Now, let’s focus on the Boomers through Gen Y/Millennials as the key shoppers to reach in your marketing efforts.

Baby Boomers
The Baby Boomers are the largest and wealthiest generation in U.S. history. In general, says Jay Jacobowitz, president and founder of Retail Insights, Brattleboro, VT, this group “benefited from the economic boom after WWII. Vietnam was their shared experience, but technological advancement raised living standards to the highest in human history, and raised expectations for quality and ‘self-
actualization’ along with it.”

A March 2014 report from NMI and BoomAgers calls this group “Marketing’s Next Home Run,” as they will control 70% of the nation’s disposable income and account for about half of all consumer packaged goods spending (1). Of interest, Nielsen estimates that only 5% of advertising dollars are targeted to adults ages 35–64 (comprising Gen X and Boomers).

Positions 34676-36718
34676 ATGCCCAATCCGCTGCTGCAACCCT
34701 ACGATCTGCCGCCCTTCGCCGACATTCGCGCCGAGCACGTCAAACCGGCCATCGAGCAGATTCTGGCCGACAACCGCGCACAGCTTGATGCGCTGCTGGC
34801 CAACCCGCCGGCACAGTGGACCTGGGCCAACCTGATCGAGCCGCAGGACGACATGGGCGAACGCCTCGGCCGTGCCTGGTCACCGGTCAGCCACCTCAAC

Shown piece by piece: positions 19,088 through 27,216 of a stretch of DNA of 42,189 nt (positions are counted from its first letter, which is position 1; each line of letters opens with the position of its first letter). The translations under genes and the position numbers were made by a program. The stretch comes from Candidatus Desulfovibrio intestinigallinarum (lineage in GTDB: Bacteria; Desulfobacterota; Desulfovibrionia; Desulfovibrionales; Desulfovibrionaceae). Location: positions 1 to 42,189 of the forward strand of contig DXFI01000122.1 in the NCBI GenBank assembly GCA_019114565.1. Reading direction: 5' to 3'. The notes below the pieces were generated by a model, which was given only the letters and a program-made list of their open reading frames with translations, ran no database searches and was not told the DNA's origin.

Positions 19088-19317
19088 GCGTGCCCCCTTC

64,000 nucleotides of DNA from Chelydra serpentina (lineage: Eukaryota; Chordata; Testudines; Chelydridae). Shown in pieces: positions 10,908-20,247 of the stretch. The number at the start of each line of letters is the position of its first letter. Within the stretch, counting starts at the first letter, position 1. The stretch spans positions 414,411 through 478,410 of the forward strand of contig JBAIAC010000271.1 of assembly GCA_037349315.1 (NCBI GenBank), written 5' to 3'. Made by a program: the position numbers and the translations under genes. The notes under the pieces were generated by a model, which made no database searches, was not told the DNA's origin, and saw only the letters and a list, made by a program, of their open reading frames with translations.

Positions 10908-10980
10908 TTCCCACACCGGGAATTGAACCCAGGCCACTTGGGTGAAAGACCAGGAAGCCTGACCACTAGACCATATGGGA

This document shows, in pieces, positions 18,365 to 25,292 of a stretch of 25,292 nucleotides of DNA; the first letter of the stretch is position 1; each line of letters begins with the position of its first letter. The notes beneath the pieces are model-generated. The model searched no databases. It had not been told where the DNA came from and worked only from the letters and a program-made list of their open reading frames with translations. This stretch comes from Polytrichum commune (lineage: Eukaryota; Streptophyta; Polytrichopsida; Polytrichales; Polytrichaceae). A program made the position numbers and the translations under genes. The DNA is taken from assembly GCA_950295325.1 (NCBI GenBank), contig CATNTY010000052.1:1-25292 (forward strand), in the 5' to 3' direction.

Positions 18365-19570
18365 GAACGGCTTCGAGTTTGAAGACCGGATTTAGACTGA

Boomers are also very brand loyal, with 44% buying the same brands on a regular basis and about 33% consistently choosing products from companies they trust (1).

Brand loyalty also crops up in some new findings from the 2015 Market LOHAS MamboTrack Health & Natural Consumer Annual Study ( Recent Market LOHAS MamboTrack Surveys and Natural Foodie Focus Group research suggests that the idea of buying “trusted brands” tends to resonate more with Baby Boomers and The Silent Generation than with Millennials.

According to Frey, “Boomers’ brand loyalty is influenced more by household size or need than predisposition.”

A key characteristic tying Boomers to the natural products industry is their interest in environmental issues. “Boomers will continue to drive environmental protection as they have done in the past via a strong volunteer ethic and an understanding of the connection of planetary and personal health,” states Steve French, managing partner at NMI, Harleysville, PA. NMI consumer data suggests that this group is in the best financial position to make eco-friendly choices for the home, and is passionate about doing so due to the era when they came of age (the 1960s and 1970s). “The Civil Rights Movement and Vietnam War helped give rise to a generation that adopted and worked for political and social causes. The passion for the environment that was stoked then never went away,” according to an NMI report (1).